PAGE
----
"I started building Cafe Racers for fun a couple of years ago, but in the last 12 months I got really serious."
Starting out with a Moto Morini K2 in "horrible" condition David aimed to build a bike that celebrated the lines of the Italian classic. To do this he started by tearing the bike down and dispensing with all but the K2's 350cc engine and the frame. From this starting point David adopted his "ad hoc" approach to bike building. A solution designed to solve a specific problem, the ethos of his workshop.
The frame was stripped bare and detagged. Its subframe shortened to tighten the bikes stance and smoothed out to hide the factory welds. Then rather than apply a fresh coat of paint the entire frame was chrome plated, creating a striking border around the freshly polished and painted motor.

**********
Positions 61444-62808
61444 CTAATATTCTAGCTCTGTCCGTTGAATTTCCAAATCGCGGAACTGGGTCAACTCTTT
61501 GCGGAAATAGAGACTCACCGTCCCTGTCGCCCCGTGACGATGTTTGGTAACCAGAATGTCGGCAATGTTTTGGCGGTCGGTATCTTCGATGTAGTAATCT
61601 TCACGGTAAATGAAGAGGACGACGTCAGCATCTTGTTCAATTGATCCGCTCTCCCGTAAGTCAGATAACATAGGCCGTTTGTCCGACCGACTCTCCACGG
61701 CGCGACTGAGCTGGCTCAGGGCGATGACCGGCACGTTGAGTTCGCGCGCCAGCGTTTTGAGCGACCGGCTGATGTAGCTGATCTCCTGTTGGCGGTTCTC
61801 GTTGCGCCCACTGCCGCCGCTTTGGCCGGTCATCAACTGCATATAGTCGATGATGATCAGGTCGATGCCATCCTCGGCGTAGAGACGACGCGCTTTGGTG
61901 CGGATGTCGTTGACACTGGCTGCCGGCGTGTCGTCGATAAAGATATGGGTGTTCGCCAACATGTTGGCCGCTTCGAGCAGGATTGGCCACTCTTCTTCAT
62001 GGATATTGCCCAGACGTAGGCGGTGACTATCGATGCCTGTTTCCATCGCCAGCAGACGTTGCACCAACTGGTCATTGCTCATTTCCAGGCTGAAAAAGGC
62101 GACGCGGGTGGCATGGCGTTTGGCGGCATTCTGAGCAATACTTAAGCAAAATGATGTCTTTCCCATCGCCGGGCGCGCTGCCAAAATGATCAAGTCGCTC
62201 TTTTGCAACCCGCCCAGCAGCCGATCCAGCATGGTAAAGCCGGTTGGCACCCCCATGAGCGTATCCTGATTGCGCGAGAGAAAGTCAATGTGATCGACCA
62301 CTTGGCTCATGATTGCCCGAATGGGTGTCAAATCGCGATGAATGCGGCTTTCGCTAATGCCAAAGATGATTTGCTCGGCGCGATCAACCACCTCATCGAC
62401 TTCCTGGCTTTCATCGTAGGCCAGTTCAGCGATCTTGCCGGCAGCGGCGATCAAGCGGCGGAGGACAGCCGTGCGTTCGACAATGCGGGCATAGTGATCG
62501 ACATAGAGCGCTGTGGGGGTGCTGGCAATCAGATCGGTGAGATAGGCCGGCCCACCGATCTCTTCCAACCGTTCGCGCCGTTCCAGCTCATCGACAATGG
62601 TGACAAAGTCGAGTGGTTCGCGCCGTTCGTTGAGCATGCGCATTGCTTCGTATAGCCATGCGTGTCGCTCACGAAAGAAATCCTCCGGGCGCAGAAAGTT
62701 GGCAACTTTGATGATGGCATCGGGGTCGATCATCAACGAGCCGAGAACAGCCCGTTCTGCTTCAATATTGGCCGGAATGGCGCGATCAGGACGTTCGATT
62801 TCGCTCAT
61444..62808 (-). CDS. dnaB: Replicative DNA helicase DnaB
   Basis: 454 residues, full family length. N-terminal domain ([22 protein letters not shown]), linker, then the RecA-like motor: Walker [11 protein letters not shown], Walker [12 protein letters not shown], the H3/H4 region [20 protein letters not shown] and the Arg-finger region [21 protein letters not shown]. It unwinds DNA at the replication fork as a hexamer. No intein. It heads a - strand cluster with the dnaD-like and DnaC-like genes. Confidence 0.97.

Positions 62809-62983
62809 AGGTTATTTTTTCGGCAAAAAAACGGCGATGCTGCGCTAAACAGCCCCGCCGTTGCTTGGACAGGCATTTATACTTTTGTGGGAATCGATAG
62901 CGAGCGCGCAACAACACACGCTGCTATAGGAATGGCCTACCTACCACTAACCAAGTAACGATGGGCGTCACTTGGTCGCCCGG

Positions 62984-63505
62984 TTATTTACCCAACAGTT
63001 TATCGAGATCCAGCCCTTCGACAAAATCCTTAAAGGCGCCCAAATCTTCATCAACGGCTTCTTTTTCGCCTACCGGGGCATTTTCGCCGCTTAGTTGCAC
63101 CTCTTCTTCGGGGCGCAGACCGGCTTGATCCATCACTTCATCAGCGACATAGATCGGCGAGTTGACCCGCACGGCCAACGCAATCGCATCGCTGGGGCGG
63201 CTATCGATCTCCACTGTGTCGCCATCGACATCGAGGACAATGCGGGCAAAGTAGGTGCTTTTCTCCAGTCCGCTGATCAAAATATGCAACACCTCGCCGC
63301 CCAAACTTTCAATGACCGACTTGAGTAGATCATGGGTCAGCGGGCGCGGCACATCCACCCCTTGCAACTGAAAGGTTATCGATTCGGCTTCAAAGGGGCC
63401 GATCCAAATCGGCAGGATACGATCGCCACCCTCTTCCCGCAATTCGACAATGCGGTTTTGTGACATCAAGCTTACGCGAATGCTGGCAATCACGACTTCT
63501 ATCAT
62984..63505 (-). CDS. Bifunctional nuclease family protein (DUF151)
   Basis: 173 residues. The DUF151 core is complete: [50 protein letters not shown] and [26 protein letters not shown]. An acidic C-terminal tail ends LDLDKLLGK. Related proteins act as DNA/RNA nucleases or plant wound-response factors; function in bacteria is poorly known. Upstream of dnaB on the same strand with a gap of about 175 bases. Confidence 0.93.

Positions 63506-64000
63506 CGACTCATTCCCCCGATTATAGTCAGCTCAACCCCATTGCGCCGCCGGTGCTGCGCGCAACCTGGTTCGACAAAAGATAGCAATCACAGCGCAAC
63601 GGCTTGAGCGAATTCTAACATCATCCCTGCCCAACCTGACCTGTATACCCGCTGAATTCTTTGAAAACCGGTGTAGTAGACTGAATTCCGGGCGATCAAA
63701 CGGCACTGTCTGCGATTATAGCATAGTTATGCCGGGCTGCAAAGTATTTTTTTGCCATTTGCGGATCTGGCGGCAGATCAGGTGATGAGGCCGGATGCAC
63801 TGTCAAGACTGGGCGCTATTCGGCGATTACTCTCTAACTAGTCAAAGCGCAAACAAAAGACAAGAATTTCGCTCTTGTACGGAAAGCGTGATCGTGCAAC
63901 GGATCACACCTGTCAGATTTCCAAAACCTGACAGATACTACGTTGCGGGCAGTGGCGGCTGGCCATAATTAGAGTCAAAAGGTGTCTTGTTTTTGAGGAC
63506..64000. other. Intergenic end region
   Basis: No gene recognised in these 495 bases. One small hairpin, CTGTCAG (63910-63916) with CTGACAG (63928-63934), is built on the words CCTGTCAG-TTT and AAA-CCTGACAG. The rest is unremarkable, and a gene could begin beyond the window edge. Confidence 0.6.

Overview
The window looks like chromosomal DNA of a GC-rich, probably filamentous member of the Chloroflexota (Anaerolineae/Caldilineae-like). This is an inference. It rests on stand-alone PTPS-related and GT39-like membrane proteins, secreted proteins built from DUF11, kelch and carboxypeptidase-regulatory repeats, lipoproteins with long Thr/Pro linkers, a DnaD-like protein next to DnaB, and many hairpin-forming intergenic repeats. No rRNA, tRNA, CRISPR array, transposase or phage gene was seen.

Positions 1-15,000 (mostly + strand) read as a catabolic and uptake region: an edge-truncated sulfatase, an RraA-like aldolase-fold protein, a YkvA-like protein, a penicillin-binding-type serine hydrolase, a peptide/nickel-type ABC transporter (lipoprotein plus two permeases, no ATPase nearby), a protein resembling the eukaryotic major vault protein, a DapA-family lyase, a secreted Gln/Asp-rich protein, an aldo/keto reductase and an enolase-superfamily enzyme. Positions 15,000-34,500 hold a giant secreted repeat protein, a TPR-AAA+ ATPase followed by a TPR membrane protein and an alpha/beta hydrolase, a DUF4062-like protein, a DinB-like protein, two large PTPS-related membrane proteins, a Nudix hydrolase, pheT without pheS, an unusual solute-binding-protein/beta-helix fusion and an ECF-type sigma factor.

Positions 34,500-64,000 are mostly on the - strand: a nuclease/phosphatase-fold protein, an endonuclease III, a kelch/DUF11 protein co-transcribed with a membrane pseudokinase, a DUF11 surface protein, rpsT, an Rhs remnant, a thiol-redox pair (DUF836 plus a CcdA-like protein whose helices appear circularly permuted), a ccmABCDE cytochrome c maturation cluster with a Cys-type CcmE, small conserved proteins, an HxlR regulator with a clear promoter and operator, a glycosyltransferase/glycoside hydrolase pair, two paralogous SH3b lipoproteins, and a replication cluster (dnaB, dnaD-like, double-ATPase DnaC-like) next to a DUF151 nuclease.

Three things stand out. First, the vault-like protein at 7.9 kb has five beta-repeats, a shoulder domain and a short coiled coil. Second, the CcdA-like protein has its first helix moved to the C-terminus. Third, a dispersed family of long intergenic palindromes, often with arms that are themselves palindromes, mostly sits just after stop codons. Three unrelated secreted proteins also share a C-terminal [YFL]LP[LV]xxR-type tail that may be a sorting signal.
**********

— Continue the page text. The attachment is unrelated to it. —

To improve the Morini's braking a Honda hub boasting twin discs sits upfront, while at the rear you'll find a Morini Coguaro desert bike hub and disc brake. The trimmed and polished fenders are from an Austrian made Puch and another Honda donated its headlight. Sitting above the Honda bucket you won't find a speedo. Instead a solitary tacho hints that the intention for this bike is to go fast, not watch the speed limit.
To keep the profile short a stubby set of megaphone exhausts sit on either side of the bike, slightly elevated to match the curves of the frame. The electrical system has been simplified to kick only so David utilises the space for storing his gloves!
Finally a curvaceous fiberglass tank and rear seat cowl from Europlast were modified to fit the Morini's frame, before being finished in a tasteful stone grey and cream combination. Like I said, Spanish builders have got it going on right now and Ad hoc Cafe Racers certainly fits the bill.
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